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Hammond v. Unemployment Insurance Appeals Board

Superior Court of Delaware

May 22, 2019

Cheryl Hammond, Appellant,
v.
Unemployment Insurance Appeals Board, Appellee.

          Submitted: March 7, 2019

         Upon Appeal from the Unemployment Insurance Appeals Board: AFFIRMED.

          Cheryl Hammond, pro se, Appellant.

          Victoria W. Counihan, Esq., Deputy Attorney General, Attorney for Delaware Department of Labor, Division of Unemployment Insurance.

          ORDER

          SHELDON K. RENNIE, JUDGE

         Before the Court is pro se appellant, Cheryl Hammond's ("Hammond"), appeal[1] from a decision[2] of the Unemployment Insurance Appeals Board (the "Board"), dated October 18, 2018. In that decision, the Board refused to review a Claims Deputy's Determination because Hammond's appeal of that Determination was untimely. Upon consideration of Hammond's briefs on appeal, [3] and the record in this case, it appears to the Court that:

         1. On August 16, 2018, the Division of Unemployment Insurance of the Delaware Department of Labor (the "Division") issued Determination No. 11100650 ("0650 Determination"), [4] finding that Hammond was not eligible for unemployment benefits from her employment with the Delaware Technical & Community College.[5]On August 23, 2018, the Division issued Determination No. 61102769 ("2769 Determination"), [6] which required Hammond to repay those benefits made to her for which, according to the 0650 Determination, she was ineligible.

         2. On September 7, 2018, Hammond appealed the 2769 Determination to an Appeals Referee.[7] The Division notified Hammond that, because her appeal from the 2769 Determination was untimely, the review of the appeal would be limited solely to the issue of timeliness.[8] The Appeals Referee held a hearing on that matter, and at the hearing, reiterated that "the only issue" that he could address was "timeliness."[9] In his decision[10] issued on September 25, 2018, the Appeals Referee found that Hammond's appeal was filed beyond the statutorily required time limit, and therefore the underlying 2769 Determination was deemed final and binding. Hammond again appealed, this time before the Board.[11] On October 18, 2018, without a hearing, [12] the Board issued a decision affirming the Appeals Referee. Hammond appealed the Board's decision to this Court.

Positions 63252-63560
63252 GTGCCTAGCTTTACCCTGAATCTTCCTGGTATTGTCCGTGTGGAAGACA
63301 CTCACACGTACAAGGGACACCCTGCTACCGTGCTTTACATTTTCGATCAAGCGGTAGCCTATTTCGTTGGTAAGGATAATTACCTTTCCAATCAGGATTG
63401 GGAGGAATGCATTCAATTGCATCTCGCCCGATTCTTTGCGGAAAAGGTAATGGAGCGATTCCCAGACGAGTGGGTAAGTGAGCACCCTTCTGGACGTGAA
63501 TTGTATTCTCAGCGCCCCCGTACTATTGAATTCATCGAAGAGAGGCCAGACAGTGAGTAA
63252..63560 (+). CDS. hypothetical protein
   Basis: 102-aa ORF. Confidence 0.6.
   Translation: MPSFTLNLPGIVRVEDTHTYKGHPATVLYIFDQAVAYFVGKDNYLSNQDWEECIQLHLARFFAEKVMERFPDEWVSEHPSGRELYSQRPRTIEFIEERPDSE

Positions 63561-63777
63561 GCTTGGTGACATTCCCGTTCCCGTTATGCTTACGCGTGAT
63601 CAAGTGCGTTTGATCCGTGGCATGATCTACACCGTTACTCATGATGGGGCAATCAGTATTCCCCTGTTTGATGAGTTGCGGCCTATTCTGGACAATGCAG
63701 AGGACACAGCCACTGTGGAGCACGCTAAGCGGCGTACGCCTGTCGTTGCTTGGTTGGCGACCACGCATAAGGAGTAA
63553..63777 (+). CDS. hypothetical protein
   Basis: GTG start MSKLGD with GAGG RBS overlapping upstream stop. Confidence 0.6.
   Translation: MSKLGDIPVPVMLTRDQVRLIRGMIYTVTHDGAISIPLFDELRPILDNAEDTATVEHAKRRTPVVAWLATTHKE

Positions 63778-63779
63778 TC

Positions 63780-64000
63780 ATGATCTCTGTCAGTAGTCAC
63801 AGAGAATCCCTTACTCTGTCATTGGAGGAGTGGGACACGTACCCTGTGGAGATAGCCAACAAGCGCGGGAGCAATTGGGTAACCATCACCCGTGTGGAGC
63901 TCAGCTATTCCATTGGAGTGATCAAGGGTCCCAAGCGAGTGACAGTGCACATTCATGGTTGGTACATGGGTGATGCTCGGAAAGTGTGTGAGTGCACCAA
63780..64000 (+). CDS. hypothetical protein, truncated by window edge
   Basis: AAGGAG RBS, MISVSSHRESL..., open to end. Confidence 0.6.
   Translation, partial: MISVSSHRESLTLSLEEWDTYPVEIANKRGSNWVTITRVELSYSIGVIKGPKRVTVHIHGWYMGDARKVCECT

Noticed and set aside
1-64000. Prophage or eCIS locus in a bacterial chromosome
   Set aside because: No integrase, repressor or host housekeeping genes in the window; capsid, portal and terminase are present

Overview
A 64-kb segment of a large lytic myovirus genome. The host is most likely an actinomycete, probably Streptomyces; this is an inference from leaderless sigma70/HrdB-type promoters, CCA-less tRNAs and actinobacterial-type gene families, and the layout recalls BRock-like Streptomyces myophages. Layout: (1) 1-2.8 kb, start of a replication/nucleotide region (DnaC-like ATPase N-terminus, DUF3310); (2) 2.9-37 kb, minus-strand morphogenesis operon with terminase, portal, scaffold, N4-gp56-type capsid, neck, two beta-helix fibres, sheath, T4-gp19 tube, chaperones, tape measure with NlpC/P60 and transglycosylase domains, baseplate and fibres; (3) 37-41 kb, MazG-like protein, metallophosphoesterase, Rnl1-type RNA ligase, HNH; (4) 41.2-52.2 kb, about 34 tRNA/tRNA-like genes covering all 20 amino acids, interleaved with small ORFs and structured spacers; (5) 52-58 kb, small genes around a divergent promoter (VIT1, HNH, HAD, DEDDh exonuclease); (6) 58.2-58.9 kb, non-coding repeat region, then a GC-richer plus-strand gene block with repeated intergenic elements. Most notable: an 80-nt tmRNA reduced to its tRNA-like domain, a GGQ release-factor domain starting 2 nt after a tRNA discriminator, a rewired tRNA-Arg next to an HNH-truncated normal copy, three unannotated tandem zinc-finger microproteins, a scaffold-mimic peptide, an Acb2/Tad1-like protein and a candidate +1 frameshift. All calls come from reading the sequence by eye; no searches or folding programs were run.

3. The Court's review of an appeal from a decision of the Board is limited to determining whether the Board's decision is "free from legal error" and supported by "substantial evidence."[13] Here, the issue on appeal has nothing to do with the merits of Hammond's underlying petition for unemployment benefits, but is limited solely to whether Hammond's appeal of the Division's 2769 Determination to the Appeals Referee was filed in a timely manner. The Court finds that it was not.

         4. Title 19, Section 3318 provides that, unless a claimant files an appeal within 10 calendar days after a Claims Deputy's determination was mailed to the claimant's last known address, such determination "shall be final and benefits shall be paid or denied in accordance therewith."[14] In this case, the 2769 Determination was mailed to Hammond on August 23, 2018. Thus, Hammond had until September 4, 2018 to file an appeal of the Determination.[15] However, Hammond did not file her appeal until September 7, 2018, which was beyond the statutory period. At the Appeals Referee hearing, Hammond admitted that she received the 2769 Determination and knew that "[the deadline] was Sunday."[16] There is no evidence that Hammond's late appeal was attributed to any mistake or error of the Division. Rather, the untimeliness of the appeal was solely caused by Hammond herself.[17]Therefore, the Court agrees with the Board that Hammond failed to appeal the Claims Deputy's 2769 Determination within the statutorily-required timeframe, and the Determination is final, legally binding and not subject to further review.[18]

         For all the reasons stated above, the Board's October 18, 2018 decision is AFFIRMED.

         IT IS SO ORDERED.

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